Previous study had shown that PCI score, CC score, vascular tumor embolic, and SAEs were related factors affecting the prognosis of MPM [5]. Our study showed that the expression level of NPM2 protein was negatively correlated with PCI score, CC score, vascular tumor embolic, and SAEs. It is particularly noteworthy that the level of NPM2 expression was independently negatively correlated with the vascular tumor emboli, indicating that NPM2 could help evaluate the biological behavior of MPM.

The limitation of this study is that the sample sizes were small. It is necessary to conduct a multicenter study with larger sample sizes to provide higher-level evidence for clarifying the clinical application value of NPM2 in MPM.

Conclusion

This study found that NPM2 protein is mostly localized in the cytoplasm, suggesting the possibility of mutations for NPM2 gene. A total of 76.1% of patients lacked NPM2 protein expression with poor prognosis, suggesting that NPM2 may be a tumor suppressor gene. NPM2 expression level was independently negatively correlated with the vascular tumor emboli, indicating that NPM2 could help evaluate the biological behavior of MPM. Therefore, loss of NPM2 expression is a potential immunohistochemical marker for MPM.

Availability of data and materials

The datasets used and/or analyzed during the current study are available from the corresponding author on reasonable request

Abbreviations

NPM2:

Nucleoplasmin 2

MPM:

Malignant peritoneal mesothelioma

WHO:

World Health Organization

CRS:

Cytoreductive surgery

HIPEC:

Hyperthermic intraperitoneal chemotherapy

KPS:

Karnofsky performance status score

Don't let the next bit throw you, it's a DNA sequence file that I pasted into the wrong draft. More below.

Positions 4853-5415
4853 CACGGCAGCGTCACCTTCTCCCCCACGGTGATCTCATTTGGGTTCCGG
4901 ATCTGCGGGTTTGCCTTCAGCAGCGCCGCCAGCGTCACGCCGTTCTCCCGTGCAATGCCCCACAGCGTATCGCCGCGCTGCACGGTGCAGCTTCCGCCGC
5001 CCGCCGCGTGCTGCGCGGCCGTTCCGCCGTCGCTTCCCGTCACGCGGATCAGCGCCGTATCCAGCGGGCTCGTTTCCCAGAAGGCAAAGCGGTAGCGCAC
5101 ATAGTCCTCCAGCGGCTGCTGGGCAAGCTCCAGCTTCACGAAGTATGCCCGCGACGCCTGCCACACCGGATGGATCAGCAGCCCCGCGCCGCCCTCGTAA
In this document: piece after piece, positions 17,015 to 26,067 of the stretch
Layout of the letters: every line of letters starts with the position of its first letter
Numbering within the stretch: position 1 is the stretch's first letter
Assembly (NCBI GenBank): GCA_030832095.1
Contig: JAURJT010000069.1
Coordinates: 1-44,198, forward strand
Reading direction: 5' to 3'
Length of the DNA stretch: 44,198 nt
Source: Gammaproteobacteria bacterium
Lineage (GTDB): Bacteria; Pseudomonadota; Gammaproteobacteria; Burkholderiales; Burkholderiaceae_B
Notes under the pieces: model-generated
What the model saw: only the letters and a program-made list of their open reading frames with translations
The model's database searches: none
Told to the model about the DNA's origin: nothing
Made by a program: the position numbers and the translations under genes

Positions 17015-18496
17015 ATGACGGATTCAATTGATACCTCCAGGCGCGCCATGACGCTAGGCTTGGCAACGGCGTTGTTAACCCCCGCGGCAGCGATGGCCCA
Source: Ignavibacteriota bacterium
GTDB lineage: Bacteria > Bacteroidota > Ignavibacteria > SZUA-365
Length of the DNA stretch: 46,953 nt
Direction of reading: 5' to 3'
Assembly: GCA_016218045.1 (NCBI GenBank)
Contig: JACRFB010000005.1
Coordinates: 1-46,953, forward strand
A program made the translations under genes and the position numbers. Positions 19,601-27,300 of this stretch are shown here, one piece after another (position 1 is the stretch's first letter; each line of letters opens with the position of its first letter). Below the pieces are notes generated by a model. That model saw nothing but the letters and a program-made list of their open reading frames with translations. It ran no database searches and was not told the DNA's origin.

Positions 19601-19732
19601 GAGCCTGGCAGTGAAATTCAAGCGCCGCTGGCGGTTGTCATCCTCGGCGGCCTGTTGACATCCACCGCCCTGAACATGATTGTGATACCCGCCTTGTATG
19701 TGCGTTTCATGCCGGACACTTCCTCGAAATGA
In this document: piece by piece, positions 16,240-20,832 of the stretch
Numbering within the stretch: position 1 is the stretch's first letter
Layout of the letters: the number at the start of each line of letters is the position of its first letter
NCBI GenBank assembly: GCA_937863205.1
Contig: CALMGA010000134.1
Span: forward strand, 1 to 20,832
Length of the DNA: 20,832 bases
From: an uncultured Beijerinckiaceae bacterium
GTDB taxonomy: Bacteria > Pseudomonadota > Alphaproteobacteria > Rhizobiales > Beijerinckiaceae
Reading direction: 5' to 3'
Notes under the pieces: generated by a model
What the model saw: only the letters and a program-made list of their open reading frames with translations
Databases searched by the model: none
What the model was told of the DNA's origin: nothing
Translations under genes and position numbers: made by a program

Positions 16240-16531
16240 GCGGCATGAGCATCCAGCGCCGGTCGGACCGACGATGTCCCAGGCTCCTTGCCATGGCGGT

BMI:

Body mass index

CA:

Carbohydrate antigen

PCI:

Peritoneal cancer index

CC:

Completeness of cytoreduction

SAEs:

Serious adverse events

OS:

Overall survival

NES:

Nuclear export signal

NLS:

Nuclear localization signal

NoLS:

Nucleolar localization signal

AML:

Acute myeloid leukemia

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Acknowledgements

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Funding

This manuscript is supported by the General Program of National Natural Science Foundation of China (No. 82073376).

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Contributions

HlW contributed to the design of the study, data collection and analysis, and writing of the manuscript; ZrY, YdS, RM, XmD, and YG participated in data collection and manuscript writing; and YL designed the content of the manuscript, directed, and revised the writing. The authors read and approved the final manuscript.

Corresponding author

Correspondence to Yan Li.

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The study was approved by the Medical Ethics Committee of Beijing Shijitan Hospital (2015-[28]). All procedures performed in studies involving human participants were in accordance with the ethical standards of the institutional and/or national research committee and with the 1964 Helsinki Declaration and its later amendments or comparable ethical standards. The consent to participate was waived due to the retrospective nature of this study.

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Wu, Hl., Yang, Zr., Su, Yd. et al. Loss of NPM2 expression is a potential immunohistochemical marker for malignant peritoneal mesothelioma: a single-center study of 92 cases. World J Surg Onc 20, 350 (2022). https://doi.org/10.1186/s12957-022-02811-y

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  • DOI: https://doi.org/10.1186/s12957-022-02811-y

Keywords

  • Malignant peritoneal mesothelioma
  • Nucleoplasmin 2
  • QuPath software
  • Immunohistochemistry
  • Prognosis